Fifty Microgram/Microliter of protein was separated in a 10% SDS-PAGE gel under denaturing conditions, transferred to PVDF membranes and probed with: phospho-AMPKα (Thr172), AMPKα, phospho-PKB (Thr308), PKB/Akt, phospho-S6 (Ser235/236) or S6 (all from Cell Signaling Technology). The membranes were revealed utilizing a chemiluminescence assay and the amount of protein was analyzed utilizing Quantity One software (Bio-Rad Laboratories). Actin, detected with an antibody (Sigma-Aldrich Corporation), was used as loading control.
Quantitative Real-Time Polymerase Chain Reaction
Complementary DNA was obtained from total RNA by retro-transcription utilizing the M-MLV reverse transcriptase enzyme and random hexamers (Applied Biosystems) using the 2400 Geneamp PCR system (Perkin Elmer Inc.). The analysis of relative gene expression levels was done by quantitative real-time polymerase chain reaction using TaqMan gene expression assays. The procedure was performed following the instructions provided by the supplier (Applied Biosystems). The analyzed genes were: the α1 and α2 catalytic subunits of AMPK, mTOR, tuberous sclerosis 1 (TSC1), TSC2 and ribosomal protein S6 kinase (S6K, polypeptide 1). The level of these genes was normalized against the expression of the gene that encodes the eukaryotic 18S rRNA (endogenous control) using the difference in cycle threshold method with the StepOne real-time PCR system (Applied Biosystems).
Unpaired student's t-tests were performed to evaluate differences between kindled animals and those not subjected to kindling (control vs. kindled control, experimental vs. kindled experimental). All the variables behaved similarly between these groups (Supplementary Data). Thus, control and kindled control data were pooled together (hereafter AL, n = 10) and the results for experimental and kindled experimental rats were combined (henceforth CR, n = 10) for all subsequent analysis. Dissimilarities in body weight were evaluated utilizing two-way analysis of variance tests for each pair of days followed by Holm-Sidak post-hoc tests. The differences between groups (AL vs. CR) were evaluated using unpaired student's t-tests, whereas dissimilarities among groups (before vs. after) were analyzed with paired student's t-tests. A p ≤ 0.05 was considered to be significantly different. Figure data were expressed as mean ± standard error.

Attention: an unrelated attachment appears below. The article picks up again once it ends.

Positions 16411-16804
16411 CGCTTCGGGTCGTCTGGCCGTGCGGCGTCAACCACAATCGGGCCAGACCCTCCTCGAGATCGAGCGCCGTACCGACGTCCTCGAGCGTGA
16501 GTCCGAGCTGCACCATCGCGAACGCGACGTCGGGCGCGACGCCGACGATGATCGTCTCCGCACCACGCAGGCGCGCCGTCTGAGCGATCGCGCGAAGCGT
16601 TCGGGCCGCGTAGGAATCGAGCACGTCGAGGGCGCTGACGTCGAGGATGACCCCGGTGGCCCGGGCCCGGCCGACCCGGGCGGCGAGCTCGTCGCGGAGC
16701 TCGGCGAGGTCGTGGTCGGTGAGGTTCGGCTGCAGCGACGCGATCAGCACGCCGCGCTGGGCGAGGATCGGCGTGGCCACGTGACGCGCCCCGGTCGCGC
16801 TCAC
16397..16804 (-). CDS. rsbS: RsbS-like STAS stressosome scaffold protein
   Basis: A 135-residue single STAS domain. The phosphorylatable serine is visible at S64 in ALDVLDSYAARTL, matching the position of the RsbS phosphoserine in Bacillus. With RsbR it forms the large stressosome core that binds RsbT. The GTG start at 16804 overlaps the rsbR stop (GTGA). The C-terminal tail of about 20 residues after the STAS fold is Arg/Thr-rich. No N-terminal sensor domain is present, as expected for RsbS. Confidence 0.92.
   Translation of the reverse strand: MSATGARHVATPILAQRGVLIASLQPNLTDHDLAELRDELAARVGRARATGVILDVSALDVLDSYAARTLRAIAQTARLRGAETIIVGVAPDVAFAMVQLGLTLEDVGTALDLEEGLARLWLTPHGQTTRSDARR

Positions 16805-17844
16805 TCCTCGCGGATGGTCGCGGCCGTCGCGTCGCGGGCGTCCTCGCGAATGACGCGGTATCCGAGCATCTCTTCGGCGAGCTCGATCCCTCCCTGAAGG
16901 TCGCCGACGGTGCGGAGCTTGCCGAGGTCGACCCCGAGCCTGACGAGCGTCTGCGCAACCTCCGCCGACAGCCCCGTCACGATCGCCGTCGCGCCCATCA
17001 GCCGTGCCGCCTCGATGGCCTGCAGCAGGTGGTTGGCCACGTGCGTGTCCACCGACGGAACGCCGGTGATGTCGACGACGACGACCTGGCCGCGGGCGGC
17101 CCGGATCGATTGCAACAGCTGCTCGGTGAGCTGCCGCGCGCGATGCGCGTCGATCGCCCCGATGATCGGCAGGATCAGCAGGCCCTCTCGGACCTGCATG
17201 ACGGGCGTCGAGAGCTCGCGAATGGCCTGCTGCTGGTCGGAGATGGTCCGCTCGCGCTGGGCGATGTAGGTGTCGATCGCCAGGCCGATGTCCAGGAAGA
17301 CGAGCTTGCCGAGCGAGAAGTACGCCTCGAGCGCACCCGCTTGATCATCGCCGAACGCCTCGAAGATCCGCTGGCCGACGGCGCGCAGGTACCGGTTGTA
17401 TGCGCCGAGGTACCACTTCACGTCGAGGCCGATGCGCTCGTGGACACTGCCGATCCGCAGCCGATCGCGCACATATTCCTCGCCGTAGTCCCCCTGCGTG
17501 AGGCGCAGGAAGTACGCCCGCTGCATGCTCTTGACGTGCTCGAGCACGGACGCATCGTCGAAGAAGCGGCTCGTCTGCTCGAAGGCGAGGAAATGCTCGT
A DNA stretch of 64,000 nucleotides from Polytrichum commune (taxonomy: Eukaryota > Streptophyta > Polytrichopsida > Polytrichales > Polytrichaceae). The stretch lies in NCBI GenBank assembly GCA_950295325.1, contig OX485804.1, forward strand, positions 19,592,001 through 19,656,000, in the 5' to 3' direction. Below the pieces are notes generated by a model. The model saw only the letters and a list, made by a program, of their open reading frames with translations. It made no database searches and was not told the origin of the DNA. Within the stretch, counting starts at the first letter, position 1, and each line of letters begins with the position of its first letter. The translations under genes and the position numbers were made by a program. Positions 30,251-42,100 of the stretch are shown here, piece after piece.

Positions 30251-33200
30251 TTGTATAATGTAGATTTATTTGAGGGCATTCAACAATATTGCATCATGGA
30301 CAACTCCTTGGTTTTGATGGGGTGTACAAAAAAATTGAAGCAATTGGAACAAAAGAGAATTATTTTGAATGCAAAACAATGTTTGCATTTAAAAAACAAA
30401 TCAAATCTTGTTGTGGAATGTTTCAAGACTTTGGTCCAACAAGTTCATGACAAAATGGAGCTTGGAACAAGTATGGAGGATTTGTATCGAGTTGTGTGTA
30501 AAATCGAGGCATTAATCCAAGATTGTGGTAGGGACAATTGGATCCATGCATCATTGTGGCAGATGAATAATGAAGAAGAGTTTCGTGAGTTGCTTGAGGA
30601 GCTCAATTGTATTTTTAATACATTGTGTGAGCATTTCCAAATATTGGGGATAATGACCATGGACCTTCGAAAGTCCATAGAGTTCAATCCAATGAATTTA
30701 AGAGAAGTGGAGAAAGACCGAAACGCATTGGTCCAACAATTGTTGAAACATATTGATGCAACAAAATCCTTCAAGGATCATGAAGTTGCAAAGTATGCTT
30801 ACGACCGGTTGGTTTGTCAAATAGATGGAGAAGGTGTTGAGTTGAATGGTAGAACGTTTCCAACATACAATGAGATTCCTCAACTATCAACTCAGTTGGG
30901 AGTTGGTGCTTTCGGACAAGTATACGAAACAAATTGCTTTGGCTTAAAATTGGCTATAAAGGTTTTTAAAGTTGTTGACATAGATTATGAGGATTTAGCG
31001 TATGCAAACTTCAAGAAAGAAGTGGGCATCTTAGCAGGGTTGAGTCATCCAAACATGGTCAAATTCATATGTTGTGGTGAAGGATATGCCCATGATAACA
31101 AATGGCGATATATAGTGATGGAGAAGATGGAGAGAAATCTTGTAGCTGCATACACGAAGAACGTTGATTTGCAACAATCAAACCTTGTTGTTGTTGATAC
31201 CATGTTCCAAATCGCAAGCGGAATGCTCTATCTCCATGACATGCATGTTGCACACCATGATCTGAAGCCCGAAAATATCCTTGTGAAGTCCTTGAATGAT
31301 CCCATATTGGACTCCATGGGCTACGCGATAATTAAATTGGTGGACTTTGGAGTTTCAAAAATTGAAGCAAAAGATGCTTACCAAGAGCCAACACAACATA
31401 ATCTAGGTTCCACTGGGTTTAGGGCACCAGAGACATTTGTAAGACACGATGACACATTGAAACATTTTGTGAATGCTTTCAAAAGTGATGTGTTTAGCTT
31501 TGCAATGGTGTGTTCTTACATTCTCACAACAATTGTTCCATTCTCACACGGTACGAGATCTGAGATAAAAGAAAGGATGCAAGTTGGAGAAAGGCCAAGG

Body weights increased in both groups (Figure 1), but mild CR significantly reduced the weight gain of young animals [i.e., AL vs. CR in days 6 vs. 7: F(1, 16) = 6.20, p < 0.05, t = 2.49; for all other comparisons see Supplementary Data]. On the other hand, fasting blood glucose and β-HB as well as plasma insulin (Figure 2) were similar between the groups [initial glucose: t(1, 18) = −0.14, p = 0.89; final glucose: t(1, 18) = 0.09, p = 0.93; initial β-HB: t(1, 18) = −0.15, p = 0.88; final β-HB: t(1, 18) = 0.50, p = 0.62; plasma insulin: t(1, 18) = 0.371, p = 0.72]. Nonetheless, β-HB decreased whereas glucose increased significantly with time in both groups [initial vs. final; AL glucose: t(1, 9) = −9.00, p ≤ 0.001; CR glucose: t(1, 9) = −13.33, p ≤ 0.001; AL β-HB: t(1, 9) = 4.03, p < 0.01 and CR β-HB: t(1, 9) = 4.96, p ≤ 0.001].
Figure 1. Body weight gain in male rats fed ad libitum (AL) or subjected to 15% caloric restriction (CR) from postnatal day 21 (experimental day 1) to postnatal day 75 (day 54 of the procedure). The points were fit with logistic growth curves. The asterisk indicates the start of statistically significant differences (p < 0.05) among the groups (all other successive comparisons met this criterion).
Figure 2. Systemic concentration of energy substrates and the hormone insulin at the initial and final time points of the experiment in animals allowed food ad libitum (AL) or exposed to 15% caloric restriction (CR). (A) Blood β-hydroxybutyrate (β-HB) levels (mmol/l). (B) Blood glucose concentrations (mg/dl). (C) Plasma insulin levels (ng/ml). ##p ≤ 0.01 and ###p ≤ 0.001, initial vs. final.